Trillium Book Awards Author Reading 2015

‘IN FINLAND, LIBRARIES ARE HOLY PLACES’

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‘IN FINLAND, LIBRARIES ARE HOLY PLACES’

It’s spring, and I am not thinking of Paris, or New York, or Barcelona. I am longing for Turku.

Turku is Finland’s southern port city, across the Baltic from Stockholm. The market is full of ingenious wooden utensils handcrafted in the archipelago. The drinking tents puff out the smell of fried onions and the voices of rowdy fisherfolk. And the library! That’s the most exciting address in town.

I was in Turku with a group of fellow scribes from the Canadian Journalism Fellowship program, run by Massey College at the University of Toronto. We had had the tour of Helsinki and we were about to take the ferry to Stockholm.

In between was Turku. The city’s new library was a magical place. Enormous and light-filled, bursting with beautiful Finnish design, massive colourful wall hangings, contemporary art in the windows. “In Finland,” our guide explained, “libraries are holy places.”

Amen.

The best part was the children’s section, where vitrines were actually set into the floor, housing tiny fairy tale vignettes of plants and animals. And naturally, this being Europe, the library had a sun drenched courtyard where you could have a beer. A beer! At the library!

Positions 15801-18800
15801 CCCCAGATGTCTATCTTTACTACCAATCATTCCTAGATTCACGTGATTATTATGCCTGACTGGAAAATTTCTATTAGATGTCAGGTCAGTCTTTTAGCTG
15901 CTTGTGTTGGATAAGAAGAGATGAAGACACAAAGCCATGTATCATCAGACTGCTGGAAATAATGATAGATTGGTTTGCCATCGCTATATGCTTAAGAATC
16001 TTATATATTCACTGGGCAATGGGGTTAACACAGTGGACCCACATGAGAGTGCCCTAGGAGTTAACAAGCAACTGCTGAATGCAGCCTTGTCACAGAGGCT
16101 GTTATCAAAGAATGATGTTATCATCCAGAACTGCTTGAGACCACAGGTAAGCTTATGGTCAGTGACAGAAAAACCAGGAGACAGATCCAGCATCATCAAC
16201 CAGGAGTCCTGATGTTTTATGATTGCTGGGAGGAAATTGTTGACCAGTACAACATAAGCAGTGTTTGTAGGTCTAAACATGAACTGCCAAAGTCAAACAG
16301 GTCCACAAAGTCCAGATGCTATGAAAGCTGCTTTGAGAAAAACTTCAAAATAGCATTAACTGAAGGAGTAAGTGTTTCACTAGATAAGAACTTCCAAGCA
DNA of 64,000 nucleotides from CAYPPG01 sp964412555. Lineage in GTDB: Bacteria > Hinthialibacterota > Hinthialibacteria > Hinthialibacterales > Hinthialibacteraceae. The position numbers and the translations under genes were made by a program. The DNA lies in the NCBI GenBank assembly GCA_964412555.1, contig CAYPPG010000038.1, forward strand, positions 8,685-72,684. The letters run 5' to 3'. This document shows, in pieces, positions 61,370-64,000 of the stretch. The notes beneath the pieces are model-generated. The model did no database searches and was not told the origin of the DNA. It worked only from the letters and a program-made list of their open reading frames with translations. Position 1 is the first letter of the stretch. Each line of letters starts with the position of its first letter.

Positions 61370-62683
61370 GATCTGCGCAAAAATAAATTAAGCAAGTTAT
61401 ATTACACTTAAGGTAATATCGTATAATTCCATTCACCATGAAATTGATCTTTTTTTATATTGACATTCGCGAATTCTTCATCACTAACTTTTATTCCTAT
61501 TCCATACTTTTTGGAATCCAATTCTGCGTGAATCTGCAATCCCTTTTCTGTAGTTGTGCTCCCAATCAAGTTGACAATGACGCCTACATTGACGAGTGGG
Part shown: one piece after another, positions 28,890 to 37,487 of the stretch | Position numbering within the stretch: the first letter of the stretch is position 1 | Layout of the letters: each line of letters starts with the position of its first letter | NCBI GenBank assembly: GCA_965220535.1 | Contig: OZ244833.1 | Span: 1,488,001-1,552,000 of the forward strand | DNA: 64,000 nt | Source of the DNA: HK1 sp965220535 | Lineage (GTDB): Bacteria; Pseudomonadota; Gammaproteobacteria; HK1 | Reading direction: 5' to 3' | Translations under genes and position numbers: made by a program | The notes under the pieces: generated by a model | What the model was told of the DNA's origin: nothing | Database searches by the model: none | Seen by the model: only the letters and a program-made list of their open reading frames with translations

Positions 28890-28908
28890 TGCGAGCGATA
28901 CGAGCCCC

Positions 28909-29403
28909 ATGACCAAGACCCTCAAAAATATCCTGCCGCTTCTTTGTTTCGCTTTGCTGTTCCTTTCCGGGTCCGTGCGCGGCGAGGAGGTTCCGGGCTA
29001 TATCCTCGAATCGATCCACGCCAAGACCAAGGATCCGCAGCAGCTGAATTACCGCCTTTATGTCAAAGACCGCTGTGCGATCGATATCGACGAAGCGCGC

I was reminded of Finland last week, when I met Patricia Dodge, an elfin Finn from the embassy, who organizes the Massey trip every year. Before our trip last spring, Patricia sent us a Wall Street Journal story about how Finnish kids trounce the rest of Europe in standardized tests. It’s a country that doesn’t believe in homework, where kids don’t go to school till age 7.

But they read.

The notion of a robust national readership of indigenous literature is undoubtedly more feasible in a tiny country with a language that no one else on the planet recognizes. But it isn’t that simple. Story is a potent force that wafts through all parts of the culture, right down to fashion and design.

Even Marimekko, the iconic brand much loved by Jackie O in the 1960s, has a new textile collection based on a thousand-year-old poem -- the KALEVALA, Finland’s national founding epic.

It’s full of bears and trolls and magical creatures, and it’s part of Marimekko’s efforts to be more “relevant” in the 21st century.

So maybe looking forward is really about looking back.

Go figure. Go, Finland!

The views expressed in the Writer-in-Residence blogs are those held by the authors and do not necessarily reflect the views of Open Book: Toronto.

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Sheree-Lee Olson

Sheree-Lee Olson is a Canadian novelist, poet and journalist. Her first novel, Sailor Girl, was published in 2008 by The Porcupine's Quill.

Go to Sheree-Lee Olson ’s Author Page